Substances that you may inhale can cause allergy symptoms or can also trigger an asthma episode. Dust mites, pollens, molds, pet dander and even cockroach droppings may cause you to have asthma symptoms. It is best to avoid or limit your exposure to known allergens in order to prevent asthma symptoms.
Irritants in the air including smoke from cigarettes, wood fires, or charcoal grills can cause asthma symptoms to appear. Also, strong fumes or odors like household sprays, paint, gasoline, perfumes, and scented soaps can be an irritant and can aggravate inflamed, sensitive airways.
Respiratory infections such as colds, flu, sore throats, and sinus infections may cause asthma symptoms.
Exercise, especially in cold air, can be a frequent asthma trigger. A form of asthma called exercise-induced asthma is triggered by physical activity. Symptoms of this kind of asthma may not appear until after several minutes of sustained exercise. When symptoms appear sooner than this, it usually means that the person needs to adjust his or her treatment.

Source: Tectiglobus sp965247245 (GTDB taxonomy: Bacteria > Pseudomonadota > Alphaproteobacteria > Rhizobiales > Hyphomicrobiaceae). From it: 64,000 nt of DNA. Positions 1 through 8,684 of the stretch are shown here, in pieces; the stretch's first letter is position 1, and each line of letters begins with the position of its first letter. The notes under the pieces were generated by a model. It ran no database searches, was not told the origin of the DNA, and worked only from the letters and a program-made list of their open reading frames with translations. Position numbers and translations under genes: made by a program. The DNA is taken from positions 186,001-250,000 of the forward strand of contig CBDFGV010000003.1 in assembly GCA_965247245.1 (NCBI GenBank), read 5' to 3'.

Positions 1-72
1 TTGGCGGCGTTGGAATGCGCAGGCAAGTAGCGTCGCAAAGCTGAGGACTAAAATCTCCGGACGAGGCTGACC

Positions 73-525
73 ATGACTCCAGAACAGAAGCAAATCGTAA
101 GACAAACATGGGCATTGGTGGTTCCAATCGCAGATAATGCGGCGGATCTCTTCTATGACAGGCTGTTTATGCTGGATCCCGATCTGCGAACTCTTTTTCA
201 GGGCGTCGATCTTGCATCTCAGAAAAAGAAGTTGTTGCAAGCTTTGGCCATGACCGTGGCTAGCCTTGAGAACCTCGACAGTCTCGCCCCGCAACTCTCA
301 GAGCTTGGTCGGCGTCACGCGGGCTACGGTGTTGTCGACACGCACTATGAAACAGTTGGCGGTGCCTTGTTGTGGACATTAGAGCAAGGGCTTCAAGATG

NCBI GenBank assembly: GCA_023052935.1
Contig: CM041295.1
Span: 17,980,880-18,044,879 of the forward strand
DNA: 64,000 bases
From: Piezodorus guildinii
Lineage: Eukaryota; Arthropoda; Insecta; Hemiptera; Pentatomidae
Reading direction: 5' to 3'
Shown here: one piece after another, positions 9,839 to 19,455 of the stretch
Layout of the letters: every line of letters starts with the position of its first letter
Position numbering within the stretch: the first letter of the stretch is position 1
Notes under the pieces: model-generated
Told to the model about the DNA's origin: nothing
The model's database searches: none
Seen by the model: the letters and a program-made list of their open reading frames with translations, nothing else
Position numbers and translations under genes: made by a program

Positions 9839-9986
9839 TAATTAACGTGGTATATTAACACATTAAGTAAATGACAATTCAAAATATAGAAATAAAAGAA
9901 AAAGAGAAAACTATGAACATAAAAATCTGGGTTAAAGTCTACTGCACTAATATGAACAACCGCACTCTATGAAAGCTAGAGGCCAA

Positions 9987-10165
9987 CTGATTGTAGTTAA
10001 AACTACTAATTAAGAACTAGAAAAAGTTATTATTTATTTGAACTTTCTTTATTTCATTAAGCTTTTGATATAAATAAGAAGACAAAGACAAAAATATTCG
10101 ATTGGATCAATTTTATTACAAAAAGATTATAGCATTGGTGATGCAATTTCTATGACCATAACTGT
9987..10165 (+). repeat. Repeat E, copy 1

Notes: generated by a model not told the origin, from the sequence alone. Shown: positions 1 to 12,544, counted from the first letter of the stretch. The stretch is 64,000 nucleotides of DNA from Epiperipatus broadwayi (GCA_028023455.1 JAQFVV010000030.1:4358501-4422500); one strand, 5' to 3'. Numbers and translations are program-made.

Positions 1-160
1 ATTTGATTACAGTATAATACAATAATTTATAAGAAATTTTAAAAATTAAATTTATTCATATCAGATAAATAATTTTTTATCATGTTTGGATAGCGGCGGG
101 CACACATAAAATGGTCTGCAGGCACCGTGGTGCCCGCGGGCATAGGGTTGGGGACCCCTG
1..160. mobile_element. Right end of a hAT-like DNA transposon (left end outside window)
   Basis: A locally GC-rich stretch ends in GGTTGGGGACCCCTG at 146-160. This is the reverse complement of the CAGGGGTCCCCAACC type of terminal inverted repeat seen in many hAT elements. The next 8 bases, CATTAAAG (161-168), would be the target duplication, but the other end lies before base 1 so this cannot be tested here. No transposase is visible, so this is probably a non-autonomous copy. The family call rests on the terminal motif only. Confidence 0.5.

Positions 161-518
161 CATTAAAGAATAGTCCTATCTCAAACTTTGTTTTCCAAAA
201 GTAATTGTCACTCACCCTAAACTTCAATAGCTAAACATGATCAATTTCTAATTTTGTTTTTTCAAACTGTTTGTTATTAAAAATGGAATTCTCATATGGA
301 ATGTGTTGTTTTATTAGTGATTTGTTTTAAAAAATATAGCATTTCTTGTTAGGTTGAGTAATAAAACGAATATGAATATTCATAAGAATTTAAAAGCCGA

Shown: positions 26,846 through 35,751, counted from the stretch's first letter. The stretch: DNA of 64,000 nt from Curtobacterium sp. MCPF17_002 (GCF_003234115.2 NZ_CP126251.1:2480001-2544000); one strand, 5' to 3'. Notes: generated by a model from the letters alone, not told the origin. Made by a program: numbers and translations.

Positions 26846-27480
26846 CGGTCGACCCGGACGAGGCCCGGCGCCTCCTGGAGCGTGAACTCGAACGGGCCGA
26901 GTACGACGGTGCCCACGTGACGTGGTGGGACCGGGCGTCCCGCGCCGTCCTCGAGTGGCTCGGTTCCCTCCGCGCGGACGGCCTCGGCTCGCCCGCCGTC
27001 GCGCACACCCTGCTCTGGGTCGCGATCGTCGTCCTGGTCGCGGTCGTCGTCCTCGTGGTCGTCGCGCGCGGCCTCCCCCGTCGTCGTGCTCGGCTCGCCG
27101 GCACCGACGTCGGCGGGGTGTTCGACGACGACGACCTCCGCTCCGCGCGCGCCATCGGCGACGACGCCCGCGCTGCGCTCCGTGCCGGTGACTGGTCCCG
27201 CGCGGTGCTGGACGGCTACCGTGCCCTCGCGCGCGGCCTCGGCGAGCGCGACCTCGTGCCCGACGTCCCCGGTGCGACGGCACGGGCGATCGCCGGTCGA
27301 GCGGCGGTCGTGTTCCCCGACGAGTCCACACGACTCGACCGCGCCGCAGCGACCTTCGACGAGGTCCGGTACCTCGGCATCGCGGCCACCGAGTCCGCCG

Other types of exertions can bring on asthma symptoms including laughing, crying, holding one’s breath, and hyperventilating (rapid, shallow breathing). When you experience strong emotions, your breathing changes — even if you don’t have asthma. When a person with asthma laughs, yells, or cries hard, natural airway changes may cause wheezing or other asthma symptoms.
Weather such as dry wind, cold air, or sudden changes in weather can sometimes bring on an asthma episode.
Some medications like aspirin can also be related to episodes in adults who are sensitive to aspirin.